freezing air temperature. However, freeze damage occurs in roots, when dry soil
sucks moisture out of roots during winter, and if the soil is wet, no damage is
found to occur.
Spring frost during growing season often injures cambium, causing the forma-
tion of abnormal stem frost rings. These rings usually have an inner part of frost-
killed cells and an outer layer of abnormal xylem cells produced after the frost. In
forest plantations of eucalypts, frost injury is a common problem in temperate
regions throughout the world making most of the eucalypt species unsuitable for
commercial plantings. E. nitens is a fast-growing species widely adapted for plant-
ing in high altitudes where occurrence of severe frost is a common occurrence
(Turnbull and Eldridge 1984 ) in contrast to E. grandis , use of which is limited due
to its lesser frost tolerance (Eldridge et al. 1994 ) .
On the contrary, tropical species are vulnerable to sub-optimal temperature due
to intrinsic oxidative stress occurring from the exposure to low temperature. Cold
susceptibility occurs from reduction in photosynthetic effi ciency and increased pho-
toinhibition of photosystem (Fryer et al. 1998 ) . Reduction in photosynthetic func-
tions is observed in rubber trees grown under cold climate (Alam et al. 2005 ) .
Moreover, rubber is reported to have potential for acclimation of photosynthesis to
temperature in the growing environs (Kositsup et al. 2009 ) . This photosynthetic
plasticity at a reference temperature is associated with fl exible response in net CO 2
assimilation rate. Although rubber trees grown at 18°C were not able to maintain net
CO 2 assimilation rate, photosynthetic capacity and leaf nitrogen status close to those
of trees grown at 28°C, they had potential to survive low temperature stress.
Metabolic fl exibility of rubber was reported to confer less intrinsic oxidative dam-
age in plants grown under elevated CO 2 in encountering low temperature stress
(Alam et al. 2005 ) . Some rubber varieties were found to have greater resilience to
chilling up to 96 hours without any damage to photosynthetic apparatus (Mai et al.
2009 ) . Moreover, variation in membrane injury caused by low temperature has also
been reported in rubber clones (Ray et al. 2004 ) . Phenological adaptations for low
temperature tolerance in rubber clones include shorter refl ushing time and faster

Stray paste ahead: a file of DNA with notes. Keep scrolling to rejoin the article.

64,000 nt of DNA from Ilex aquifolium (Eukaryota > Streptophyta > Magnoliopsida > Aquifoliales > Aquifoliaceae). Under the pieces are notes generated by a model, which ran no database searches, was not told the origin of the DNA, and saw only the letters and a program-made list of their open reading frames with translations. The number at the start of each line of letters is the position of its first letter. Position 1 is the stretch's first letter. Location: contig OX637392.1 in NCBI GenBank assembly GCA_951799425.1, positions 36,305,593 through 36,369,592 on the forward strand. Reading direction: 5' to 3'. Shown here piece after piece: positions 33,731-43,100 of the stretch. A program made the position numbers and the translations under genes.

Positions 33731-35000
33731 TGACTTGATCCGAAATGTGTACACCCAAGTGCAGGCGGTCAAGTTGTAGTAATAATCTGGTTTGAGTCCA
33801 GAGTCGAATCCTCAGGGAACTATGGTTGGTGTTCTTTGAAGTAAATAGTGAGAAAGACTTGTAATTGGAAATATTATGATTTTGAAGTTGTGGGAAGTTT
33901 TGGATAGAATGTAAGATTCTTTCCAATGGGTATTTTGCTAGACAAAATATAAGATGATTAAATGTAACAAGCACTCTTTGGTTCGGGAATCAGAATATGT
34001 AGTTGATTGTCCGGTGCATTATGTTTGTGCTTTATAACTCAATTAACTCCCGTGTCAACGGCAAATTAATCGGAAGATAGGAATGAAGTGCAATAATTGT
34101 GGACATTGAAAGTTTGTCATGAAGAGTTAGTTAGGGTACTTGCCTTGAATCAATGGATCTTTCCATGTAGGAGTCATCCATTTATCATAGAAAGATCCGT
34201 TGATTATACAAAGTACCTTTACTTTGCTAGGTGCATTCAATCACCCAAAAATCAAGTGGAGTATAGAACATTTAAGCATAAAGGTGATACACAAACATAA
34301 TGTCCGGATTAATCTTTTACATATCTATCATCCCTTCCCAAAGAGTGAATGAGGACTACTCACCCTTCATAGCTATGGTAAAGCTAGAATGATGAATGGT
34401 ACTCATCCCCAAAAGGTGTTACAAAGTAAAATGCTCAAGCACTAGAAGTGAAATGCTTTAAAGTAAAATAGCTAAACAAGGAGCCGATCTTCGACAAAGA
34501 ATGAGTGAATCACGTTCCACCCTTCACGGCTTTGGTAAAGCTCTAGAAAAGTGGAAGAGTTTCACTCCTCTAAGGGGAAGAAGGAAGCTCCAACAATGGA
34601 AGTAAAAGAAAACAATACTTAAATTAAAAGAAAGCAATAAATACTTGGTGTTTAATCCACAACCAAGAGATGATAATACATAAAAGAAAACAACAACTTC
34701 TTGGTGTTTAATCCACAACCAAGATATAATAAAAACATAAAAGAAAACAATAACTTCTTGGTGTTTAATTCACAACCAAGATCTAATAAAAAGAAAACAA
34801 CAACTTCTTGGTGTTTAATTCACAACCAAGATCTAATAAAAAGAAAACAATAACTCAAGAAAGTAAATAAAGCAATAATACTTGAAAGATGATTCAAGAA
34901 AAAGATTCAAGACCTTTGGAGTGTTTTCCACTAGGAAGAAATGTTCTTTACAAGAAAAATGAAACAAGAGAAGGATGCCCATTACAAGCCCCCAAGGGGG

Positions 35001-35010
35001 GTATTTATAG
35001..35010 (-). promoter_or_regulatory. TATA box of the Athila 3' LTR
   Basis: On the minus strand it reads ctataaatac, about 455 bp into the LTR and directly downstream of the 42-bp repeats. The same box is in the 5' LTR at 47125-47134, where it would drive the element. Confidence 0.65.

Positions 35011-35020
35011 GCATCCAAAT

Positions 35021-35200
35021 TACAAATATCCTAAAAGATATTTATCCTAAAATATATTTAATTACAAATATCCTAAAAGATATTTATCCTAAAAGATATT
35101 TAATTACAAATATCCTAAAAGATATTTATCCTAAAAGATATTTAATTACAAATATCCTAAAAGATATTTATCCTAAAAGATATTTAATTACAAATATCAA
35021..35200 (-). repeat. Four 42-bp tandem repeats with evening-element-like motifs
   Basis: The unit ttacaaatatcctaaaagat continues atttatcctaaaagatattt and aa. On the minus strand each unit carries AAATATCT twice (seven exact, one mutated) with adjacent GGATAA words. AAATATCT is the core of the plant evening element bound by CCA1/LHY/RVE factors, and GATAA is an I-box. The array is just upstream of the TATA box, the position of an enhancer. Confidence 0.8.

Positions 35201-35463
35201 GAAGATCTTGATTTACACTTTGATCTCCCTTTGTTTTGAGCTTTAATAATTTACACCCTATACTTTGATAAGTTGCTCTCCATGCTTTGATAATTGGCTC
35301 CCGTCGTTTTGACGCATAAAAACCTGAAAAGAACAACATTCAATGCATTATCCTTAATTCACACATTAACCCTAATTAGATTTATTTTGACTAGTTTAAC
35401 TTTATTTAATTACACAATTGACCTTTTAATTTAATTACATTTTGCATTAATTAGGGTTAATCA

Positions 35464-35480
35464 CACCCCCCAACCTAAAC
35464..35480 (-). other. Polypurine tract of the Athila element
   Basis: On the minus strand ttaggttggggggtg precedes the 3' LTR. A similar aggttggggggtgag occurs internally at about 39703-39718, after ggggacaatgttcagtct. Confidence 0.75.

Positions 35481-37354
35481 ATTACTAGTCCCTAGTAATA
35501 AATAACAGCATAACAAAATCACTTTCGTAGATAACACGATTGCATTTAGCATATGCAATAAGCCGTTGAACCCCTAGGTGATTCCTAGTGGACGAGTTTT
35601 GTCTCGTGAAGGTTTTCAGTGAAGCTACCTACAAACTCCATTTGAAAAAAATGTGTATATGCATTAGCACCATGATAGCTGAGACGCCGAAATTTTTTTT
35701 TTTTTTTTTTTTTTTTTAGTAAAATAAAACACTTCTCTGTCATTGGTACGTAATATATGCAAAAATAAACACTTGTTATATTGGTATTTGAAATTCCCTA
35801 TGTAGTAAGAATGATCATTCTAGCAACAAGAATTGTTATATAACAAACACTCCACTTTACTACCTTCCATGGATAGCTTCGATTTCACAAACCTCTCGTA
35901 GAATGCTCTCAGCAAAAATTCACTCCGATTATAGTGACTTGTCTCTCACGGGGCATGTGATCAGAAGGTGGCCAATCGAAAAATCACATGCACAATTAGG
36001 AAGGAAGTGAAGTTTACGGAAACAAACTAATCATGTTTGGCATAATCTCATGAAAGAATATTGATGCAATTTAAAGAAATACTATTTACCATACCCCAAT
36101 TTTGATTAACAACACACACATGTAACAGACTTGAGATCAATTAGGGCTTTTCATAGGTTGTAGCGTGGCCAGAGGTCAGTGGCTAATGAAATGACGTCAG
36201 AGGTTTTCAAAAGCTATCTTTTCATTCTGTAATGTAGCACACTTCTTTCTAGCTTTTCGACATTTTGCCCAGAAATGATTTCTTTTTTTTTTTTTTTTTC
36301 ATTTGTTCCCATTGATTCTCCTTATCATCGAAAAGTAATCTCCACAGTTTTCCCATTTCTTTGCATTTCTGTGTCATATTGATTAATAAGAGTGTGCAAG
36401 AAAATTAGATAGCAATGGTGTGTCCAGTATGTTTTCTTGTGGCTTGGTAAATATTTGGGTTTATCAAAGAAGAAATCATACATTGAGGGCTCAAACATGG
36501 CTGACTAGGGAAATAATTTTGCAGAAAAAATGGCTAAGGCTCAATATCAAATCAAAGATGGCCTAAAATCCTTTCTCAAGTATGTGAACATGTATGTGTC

wintering (Vinod et al. 2010 ) . Abundance of stress responsive proteins, like low
temperature- and salt-responsive protein and low-temperature-induced protein has
been identifi ed in latex transcriptome (Ko et al. 2003 ) .
Most of the palm species are acclimatized to tropical rain forests and are grown
in wide range of habitats outside freezing environments (Gomes and Prado 2007 ) .
An exception is the date palm that is cultivated in arid and semi-arid regions char-
acterized by long, hot and dry summers and winters with sub-freezing temperatures.
Date palm can withstand wide temperature fl uctuations up to its zero vegetation
point of 7°C, below which growth stops and plants enters into a resting stage.
Freezing injury occurs when the temperature fall below 0°C resulting in metabolic
disarrays, leading to partial or total damage of leaves. Infl orescences are also heav-
ily damaged by frost. Pinnae margins turn yellow and dry out at -6° C and exposed
leaves of the canopy dry out from -9 to -15°C. If freeze occurs for a long period (12
hours to 5 days), entire palm looks burnt with all leaves showing frost damage
(Mason 1925 ; Nixon 1937 ) . Even if the entire crown is damaged, palms survive and
grow after normal conditions are returned, because the meristematic area of a date
palm is well protected against frost.
188.8.131.52 High Temperature
Exposure to relatively high temperatures causes heat injury in plantation crops that
reduces growth and diminishes chance of survival. Heat injuries may be direct or
indirect. Direct injury is the immediate plant response during the exposure of ele-
vated temperature or immediately thereafter. Direct heat injury is relatively rare
when compared to indirect injury in planation crops. Indirect heat injury in plants
occurs slowly and may not be apparent for many hours or even days after exposure
to high temperature. High temperature causes rapid decline in apparent photosyn-
thesis beyond a critical high temperature, while continuing to increase respiration
resulting in rapid depletion of carbohydrate reserves and sometimes death. Formation
of toxic compounds, production of biochemical lesions, and breakdown of proto-
plasmic proteins (Levitt 1972 ) are also common.
Most common direct heat injury observed in rubber is severe sun scorching (Vinod
et al. 2003 ) that occurs when the collar region of young plants is damaged by sun
exposed surface soil layer heated well in excess of 55-60°C. In grown-up rubber